Capital Gazette wins special Pulitzer Prize citation for coverage of newsroom shooting that killed five

Building owners drop suit over city condemnation


Ending a federal lawsuit that claimed Baltimore abused its power to condemn property, the owners of a downtown law office building said yesterday they've agreed to sell their property and drop their lawsuit against the city.

Paul Kramer, an attorney who is co-owner of the 233 St. Paul Pl. office building, said he sent U.S. District Judge Frederic N. Smalkin notice yesterday that he will not pursue his lawsuit, which sought to block a condemnation ordinance passed May 7 by the City Council.

Kramer said he and the other owners of the 98-year-old, three- story building are dropping their lawsuit because they've agreed to sell the property to Mercy Medical Center for an undisclosed price.

The purchase will enable Mercy to build a center for cancer treatment and women's health programs. The council ordinance, which passed unanimously, was designed to help the hospital acquire enough property to expand.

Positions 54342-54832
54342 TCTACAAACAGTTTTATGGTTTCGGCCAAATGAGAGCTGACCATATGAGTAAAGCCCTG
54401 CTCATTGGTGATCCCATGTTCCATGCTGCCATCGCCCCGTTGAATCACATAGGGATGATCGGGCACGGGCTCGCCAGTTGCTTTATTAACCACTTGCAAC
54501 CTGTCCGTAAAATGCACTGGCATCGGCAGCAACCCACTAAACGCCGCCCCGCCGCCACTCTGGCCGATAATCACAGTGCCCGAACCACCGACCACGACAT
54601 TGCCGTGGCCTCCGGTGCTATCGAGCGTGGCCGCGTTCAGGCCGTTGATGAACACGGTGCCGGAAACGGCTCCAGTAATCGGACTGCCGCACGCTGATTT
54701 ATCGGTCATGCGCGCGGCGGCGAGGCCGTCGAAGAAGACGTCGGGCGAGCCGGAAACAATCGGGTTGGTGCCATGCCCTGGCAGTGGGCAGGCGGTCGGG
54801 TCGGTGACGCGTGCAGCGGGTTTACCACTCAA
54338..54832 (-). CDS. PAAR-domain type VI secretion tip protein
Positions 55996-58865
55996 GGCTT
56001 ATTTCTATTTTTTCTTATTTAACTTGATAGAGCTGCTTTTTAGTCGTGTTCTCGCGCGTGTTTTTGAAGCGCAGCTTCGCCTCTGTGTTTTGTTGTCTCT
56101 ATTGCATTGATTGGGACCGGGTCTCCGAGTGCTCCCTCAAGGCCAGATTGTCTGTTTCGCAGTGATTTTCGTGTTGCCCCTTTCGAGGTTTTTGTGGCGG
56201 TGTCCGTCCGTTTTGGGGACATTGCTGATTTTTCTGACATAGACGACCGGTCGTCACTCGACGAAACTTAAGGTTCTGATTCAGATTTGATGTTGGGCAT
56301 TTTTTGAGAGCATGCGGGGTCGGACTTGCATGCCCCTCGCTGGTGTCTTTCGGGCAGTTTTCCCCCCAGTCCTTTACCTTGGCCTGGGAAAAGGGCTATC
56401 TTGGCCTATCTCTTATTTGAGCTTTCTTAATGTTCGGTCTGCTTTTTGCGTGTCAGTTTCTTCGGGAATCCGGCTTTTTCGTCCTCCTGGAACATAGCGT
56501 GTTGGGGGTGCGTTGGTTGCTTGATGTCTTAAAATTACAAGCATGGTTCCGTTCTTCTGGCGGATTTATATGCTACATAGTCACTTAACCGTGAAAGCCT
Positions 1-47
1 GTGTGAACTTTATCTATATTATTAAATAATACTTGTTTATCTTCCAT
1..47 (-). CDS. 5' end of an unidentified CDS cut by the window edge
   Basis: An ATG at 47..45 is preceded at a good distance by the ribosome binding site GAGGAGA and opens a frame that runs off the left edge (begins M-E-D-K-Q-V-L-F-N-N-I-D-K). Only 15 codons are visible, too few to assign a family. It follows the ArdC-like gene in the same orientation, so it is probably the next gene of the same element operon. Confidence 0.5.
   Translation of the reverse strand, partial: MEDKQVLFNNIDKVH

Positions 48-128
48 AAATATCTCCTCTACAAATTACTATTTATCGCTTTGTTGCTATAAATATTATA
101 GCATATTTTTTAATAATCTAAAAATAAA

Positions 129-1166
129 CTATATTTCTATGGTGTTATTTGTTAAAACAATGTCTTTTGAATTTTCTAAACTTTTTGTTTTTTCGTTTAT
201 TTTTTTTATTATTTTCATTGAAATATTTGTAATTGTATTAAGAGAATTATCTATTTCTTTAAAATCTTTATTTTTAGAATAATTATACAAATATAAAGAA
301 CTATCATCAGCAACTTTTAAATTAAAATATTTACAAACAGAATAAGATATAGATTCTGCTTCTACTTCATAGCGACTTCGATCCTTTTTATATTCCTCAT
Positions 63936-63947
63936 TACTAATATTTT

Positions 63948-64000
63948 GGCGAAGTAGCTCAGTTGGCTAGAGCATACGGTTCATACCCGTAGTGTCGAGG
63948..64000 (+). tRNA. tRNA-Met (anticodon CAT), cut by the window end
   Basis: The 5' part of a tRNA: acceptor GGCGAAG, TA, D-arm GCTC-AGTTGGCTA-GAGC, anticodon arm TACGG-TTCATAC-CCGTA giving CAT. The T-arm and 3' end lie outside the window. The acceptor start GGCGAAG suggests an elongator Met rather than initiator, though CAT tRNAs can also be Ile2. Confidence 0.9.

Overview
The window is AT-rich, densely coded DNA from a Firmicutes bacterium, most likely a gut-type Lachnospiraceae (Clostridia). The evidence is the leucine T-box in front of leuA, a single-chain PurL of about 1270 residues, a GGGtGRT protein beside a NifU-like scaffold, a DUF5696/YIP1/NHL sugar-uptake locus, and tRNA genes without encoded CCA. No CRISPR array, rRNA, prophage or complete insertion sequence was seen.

"We are satisfied with our agreement with Mercy and the amount of the sale," said Kramer.

Last month, Kramer and co-owner Stuart Snyder complained that targeting their well-maintained building for condemnation was an abuse of the city's power of eminent domain because it didn't serve a public purpose.

Instead, they argued, the action played favorites among private entities - helping a large non-profit organization acquire the property of a small company.

Matt Vigil, owner of the Park Place Deli on the first floor of the building, said he's still angry that Mercy and the city are forcing him to close his business after nearly 12 years.

But he said his landlords have been very generous in offering him an undisclosed amount of compensation. "We're just going to close down," said Vigil. "If we set up somewhere else in the city, the city might come along and condemn us again."

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